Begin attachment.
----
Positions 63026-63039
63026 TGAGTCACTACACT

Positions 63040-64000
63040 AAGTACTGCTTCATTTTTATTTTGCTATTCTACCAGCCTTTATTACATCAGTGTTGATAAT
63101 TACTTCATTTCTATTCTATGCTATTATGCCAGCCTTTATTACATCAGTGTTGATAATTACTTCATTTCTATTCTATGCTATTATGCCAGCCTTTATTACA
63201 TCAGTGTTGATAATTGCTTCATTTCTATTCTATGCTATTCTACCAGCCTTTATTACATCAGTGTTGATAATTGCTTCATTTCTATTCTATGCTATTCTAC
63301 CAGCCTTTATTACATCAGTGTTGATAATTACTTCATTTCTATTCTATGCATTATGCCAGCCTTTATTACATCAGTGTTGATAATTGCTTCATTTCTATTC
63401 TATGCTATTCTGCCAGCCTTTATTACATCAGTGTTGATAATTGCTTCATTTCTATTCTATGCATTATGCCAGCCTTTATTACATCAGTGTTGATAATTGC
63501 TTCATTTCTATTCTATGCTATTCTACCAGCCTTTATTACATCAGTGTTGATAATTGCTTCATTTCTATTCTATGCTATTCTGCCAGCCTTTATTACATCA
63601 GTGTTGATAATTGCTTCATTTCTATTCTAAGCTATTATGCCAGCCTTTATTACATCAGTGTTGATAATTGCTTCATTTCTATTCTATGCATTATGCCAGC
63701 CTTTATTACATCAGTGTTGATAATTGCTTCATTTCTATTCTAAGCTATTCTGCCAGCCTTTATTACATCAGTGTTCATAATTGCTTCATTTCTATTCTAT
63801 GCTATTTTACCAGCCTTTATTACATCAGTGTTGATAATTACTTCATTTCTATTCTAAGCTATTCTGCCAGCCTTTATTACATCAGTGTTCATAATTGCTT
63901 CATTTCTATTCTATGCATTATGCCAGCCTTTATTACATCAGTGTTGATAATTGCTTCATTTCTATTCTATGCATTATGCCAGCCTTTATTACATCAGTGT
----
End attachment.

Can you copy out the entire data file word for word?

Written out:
Positions 63026-63039
63026 TGAGTCACTACACT

Positions 63040-64000
63040 AAGTACTGCTTCATTTTTATTTTGCTATTCTACCAGCCTTTATTACATCAGTGTTGATAAT
63101 TACTTCATTTCTATTCTATGCTATTATGCCAGCCTTTATTACATCAGTGTTGATAATTACTTCATTTCTATTCTATGCTATTATGCCAGCCTTTATTACA
63201 TCAGTGTTGATAATTGCTTCATTTCTATTCTATGCTATTCTACCAGCCTTTATTACATCAGTGTTGATAATTGCTTCATTTCTATTCTATGCTATTCTAC
63301 CAGCCTTTATTACATCAGTGTTGATAATTACTTCATTTCTATTCTATGCATTATGCCAGCCTTTATTACATCAGTGTTGATAATTGCTTCATTTCTATTC
63401 TATGCTATTCTGCCAGCCTTTATTACATCAGTGTTGATAATTGCTTCATTTCTATTCTATGCATTATGCCAGCCTTTATTACATCAGTGTTGATAATTGC
63501 TTCATTTCTATTCTATGCTATTCTACCAGCCTTTATTACATCAGTGTTGATAATTGCTTCATTTCTATTCTATGCTATTCTGCCAGCCTTTATTACATCA
63601 GTGTTGATAATTGCTTCATTTCTATTCTAAGCTATTATGCCAGCCTTTATTACATCAGTGTTGATAATTGCTTCATTTCTATTCTATGCATTATGCCAGC
63701 CTTTATTACATCAGTGTTGATAATTGCTTCATTTCTATTCTAAGCTATTCTGCCAGCCTTTATTACATCAGTGTTCATAATTGCTTCATTTCTATTCTAT
63801 GCTATTTTACCAGCCTTTATTACATCAGTGTTGATAATTACTTCATTTCTATTCTAAGCTATTCTGCCAGCCTTTATTACATCAGTGTTCATAATTGCTT
63901 CATTTCTATTCTATGCATTATGCCAGCCTTTATTACATCAGTGTTGATAATTGCTTCATTTCTATTCTATGCATTATGCCAGCCTTTATTACATCAGTGT